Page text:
New Yorkers across the five boroughs benefited from the relentless advocacy of a broad coalition that worked to reverse capital funding cuts that would have limited our ability to create and preserve affordable homes. The coalition’s success was announced when City Hall restored $466 million of that funding last week.
It is a signal to New Yorkers struggling with housing insecurity that help is on the way, as the new funding will finance thousands of new affordable homes in 2021. It is also a significant victory months in the making for housing activists. When the cuts were first proposed in June, the New York State Association for Affordable Housing (NYSAFAH) was one of many housing advocacy organizations that stepped up to sound the alarm, both publicly and behind the scenes.
Our work was a component of a collective effort led by the New York Housing Conference (NYHC) that included housing groups like the Association for Neighborhood and Housing Development, LiveOn NY, and the Supportive Housing Network of New York. Crucially, the coalition also included tenant advocates and religious organizations like the Interfaith Assembly on Homelessness and Housing and the New York State Council of Churches.
But while we rightfully celebrate this win, we should also remember that our work is far from finished. The restoration is only partial – it does not include the funding already stripped from the FY20 budget – and there is evidence that the cuts have already slowed projects in the affordable housing pipeline.
A NYHC analysis found that the FY20 cuts would result in roughly 10,000 fewer units of affordable housing created or preserved in a clear warning against future post-COVID budget reductions that are sure to bring the same result. The industry and advocates must remain vigilant and continue to fight for this critical funding, the allocation of which will be central to the ongoing economic recovery effort at both the city and state levels.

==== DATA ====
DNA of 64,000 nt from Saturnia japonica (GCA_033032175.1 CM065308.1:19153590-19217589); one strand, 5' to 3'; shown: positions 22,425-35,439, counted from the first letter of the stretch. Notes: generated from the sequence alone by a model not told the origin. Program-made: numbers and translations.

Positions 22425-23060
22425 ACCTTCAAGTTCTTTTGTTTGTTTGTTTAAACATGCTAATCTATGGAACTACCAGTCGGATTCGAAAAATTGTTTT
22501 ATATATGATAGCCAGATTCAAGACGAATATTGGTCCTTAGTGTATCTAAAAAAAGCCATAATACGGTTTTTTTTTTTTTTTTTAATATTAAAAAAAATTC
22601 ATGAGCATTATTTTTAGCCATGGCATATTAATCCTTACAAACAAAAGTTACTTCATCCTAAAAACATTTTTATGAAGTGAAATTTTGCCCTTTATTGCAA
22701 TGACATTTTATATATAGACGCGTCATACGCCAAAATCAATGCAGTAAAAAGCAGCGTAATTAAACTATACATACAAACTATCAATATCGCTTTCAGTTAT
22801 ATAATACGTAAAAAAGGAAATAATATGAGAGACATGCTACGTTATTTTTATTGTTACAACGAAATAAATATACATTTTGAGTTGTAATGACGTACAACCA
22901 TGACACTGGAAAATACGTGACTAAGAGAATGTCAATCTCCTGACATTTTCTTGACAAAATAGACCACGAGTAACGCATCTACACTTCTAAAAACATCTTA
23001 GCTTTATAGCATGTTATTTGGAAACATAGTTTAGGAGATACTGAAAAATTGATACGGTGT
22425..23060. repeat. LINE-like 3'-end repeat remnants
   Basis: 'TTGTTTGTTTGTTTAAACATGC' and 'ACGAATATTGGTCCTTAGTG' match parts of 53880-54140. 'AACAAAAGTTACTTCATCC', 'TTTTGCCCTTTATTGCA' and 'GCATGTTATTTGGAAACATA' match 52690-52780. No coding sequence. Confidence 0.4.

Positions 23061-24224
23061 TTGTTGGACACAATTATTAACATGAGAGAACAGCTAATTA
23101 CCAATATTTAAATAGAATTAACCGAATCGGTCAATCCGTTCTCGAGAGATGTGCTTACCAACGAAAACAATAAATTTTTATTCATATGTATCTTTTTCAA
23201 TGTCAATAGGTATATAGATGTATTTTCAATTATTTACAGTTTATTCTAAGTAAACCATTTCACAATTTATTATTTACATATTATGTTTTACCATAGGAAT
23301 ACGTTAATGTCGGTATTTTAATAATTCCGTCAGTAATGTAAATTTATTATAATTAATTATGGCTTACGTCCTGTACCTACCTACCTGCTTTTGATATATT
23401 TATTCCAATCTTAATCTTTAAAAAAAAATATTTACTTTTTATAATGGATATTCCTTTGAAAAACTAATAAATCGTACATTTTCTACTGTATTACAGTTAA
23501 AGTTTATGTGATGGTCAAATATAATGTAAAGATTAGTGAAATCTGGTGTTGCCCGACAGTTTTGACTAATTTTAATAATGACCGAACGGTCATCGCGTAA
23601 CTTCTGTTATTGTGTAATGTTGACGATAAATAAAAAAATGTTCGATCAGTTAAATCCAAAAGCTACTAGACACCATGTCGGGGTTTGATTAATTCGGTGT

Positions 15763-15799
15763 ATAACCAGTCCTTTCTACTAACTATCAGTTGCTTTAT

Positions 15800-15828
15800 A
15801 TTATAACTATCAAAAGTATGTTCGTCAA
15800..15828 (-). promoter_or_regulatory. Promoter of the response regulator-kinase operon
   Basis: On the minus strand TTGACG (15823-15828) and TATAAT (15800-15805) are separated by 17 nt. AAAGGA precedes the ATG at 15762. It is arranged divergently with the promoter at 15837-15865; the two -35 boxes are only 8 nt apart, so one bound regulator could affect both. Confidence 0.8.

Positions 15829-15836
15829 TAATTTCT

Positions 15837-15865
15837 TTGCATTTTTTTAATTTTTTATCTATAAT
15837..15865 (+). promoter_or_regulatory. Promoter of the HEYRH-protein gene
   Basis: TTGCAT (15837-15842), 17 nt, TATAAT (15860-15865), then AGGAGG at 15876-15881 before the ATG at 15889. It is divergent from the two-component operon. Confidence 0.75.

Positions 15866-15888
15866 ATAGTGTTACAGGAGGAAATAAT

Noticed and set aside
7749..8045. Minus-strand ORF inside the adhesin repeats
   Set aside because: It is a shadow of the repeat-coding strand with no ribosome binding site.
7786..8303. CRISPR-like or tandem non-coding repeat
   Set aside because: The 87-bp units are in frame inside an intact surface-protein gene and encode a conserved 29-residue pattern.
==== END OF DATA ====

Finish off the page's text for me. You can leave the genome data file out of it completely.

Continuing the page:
In Albany, we need to push for sustained funding to create and preserve affordable housing in every community across New York, because housing insecurity is truly a statewide problem, and also for the creation of a new, dedicated five-year housing plan. This investment will not only help drive New York’s recovery, but also will make our state more economically durable in the long-term.
In Washington, we must fight for an expansion of the Low-Income Housing Tax Credit, which finances the vast majority of affordable housing production across the nation, and also push for new federal incentives for states and municipalities to tear down longstanding exclusionary zoning practices.
The coming year will be crucial for the long-term outlook for affordable housing in New York City and state. Next week’s presidential election, coupled with the 2021 mayoral race, come on top of a new post-COVID economic reality. It is in our hands – and the hands of our elected officials – to determine the future of this city and state for years to come.
The de Blasio administration’s reversal demonstrates that this community can dramatically influence policy outcomes when we work together toward a single goal. We will not always be united on every issue, but we must look to replicate this effort whenever possible in the legislative battles to come. Our economic recovery depends on it.